All levels of government are confronted with a multitude of challenges as the frequency and severity of natural disasters continue to grow. Economic loss from 15 disasters in 2022 amounted to over $1 billion each. As part of a strategy to better address this challenge, at least 16 states have created a position to streamline planning and project oversight for disaster mitigation and climate resilience projects. For many states, the position is known as a chief resilience officer, or CRO.
CROs play a key role in tackling the complex issues involved in resilience planning, risk management and implementation. For example, the Colorado CRO develops a resiliency and community recovery program; examines long-term recovery, including how to rebuild in a resilient way after an event; provides state and local technical assistance; and integrating resilience into state investments and grant programs. States have used both executive orders and legislation to create resilience officer positions.
Five Things to Know About Chief Resilience Officers
They can help develop a regional or statewide resilience plan, or both.
CROs are often charged with developing, implementing and maintaining a statewide (or regional) resilience plan to help states address natural hazards, improve collaboration and coordination across agencies, secure and prioritize federal spending to lessen the impacts from future disasters.
Legislation can provide an important basis for funding CROs.
Where legislatures have crafted bills to create a CRO position, they often create an office of resilience and provide funding for the officer and any additional support staff, realizing that CROs need resources to carry out their work.
Advisory councils or task forces can help support resilience efforts.
Often when states create a CRO, they also form an advisory council, or a task force consisting of representatives of various agencies and designate the CRO as chair or leader.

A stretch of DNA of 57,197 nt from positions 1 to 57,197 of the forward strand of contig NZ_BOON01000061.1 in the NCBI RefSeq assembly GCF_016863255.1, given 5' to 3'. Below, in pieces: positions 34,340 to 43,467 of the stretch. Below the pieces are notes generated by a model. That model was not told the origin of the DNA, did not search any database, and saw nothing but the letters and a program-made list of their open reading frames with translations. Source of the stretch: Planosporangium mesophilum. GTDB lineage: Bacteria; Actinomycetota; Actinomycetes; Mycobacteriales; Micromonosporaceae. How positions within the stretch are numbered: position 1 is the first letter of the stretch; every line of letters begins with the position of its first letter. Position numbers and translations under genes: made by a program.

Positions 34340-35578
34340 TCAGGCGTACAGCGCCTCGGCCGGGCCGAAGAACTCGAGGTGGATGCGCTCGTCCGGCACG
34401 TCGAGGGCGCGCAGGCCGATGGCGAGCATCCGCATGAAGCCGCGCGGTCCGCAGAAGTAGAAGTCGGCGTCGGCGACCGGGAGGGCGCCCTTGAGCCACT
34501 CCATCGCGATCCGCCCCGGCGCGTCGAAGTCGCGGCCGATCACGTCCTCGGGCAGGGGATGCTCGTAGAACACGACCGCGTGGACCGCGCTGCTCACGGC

CROs can secure and prioritize federal pre-disaster and disaster spending.
This funding, originating from different federal agencies, can lessen the impacts of future disasters and ensure resilience is considered in state investments.
CROs can work with and support local jurisdictions.
CROs can identify clear mechanisms for working with and supporting local governments, which are central to mitigating and recovering from disasters. This can include providing access to risk assessment data, funding and research.
Florida lawmakers passed a bill in 2022 that established the Statewide Office of Resilience in the Executive Office of the Governor. The bill also provides for the appointment of a chief resilience officer to coordinate flood resilience and mitigation efforts in the state and identify gaps in mitigation activities (HB 7053).
North Carolina recently appropriated recurring funds to support three positions in the Office of Recovery and Resiliency to coordinate resiliency efforts (SB 105, 2021).
South Carolina established a resiliency office and created a Statewide Resilience Plan Advisory Committee made up of state agency officials and members appointed by the CRO. The bill also established a Resilience Revolving Loan Fund to support implementation (SB 259, 2019).
In 2020, Virginia directed the governor to appoint a chief resilience officer to coordinate climate adaptation initiatives, identify funding opportunities and complete a Coastal Resilience Master Plan, which was finalized in 2021.
The New Mexico House introduced a bill in 2018 to create a Sustainability and Resilience Officer. The bill did not pass the legislature, but in 2019, the governor signed an executive order establishing the position, which is housed within the Energy Conservation and Management Division, and the position was appropriated funding through HB 548 (2019).
States with CROs include California, Colorado, Florida, Louisiana, Maryland, New Jersey, New Mexico, North Carolina, Oregon, Rhode Island, South Carolina, Virginia, Washington, West Virginia, Wisconsin and Wyoming.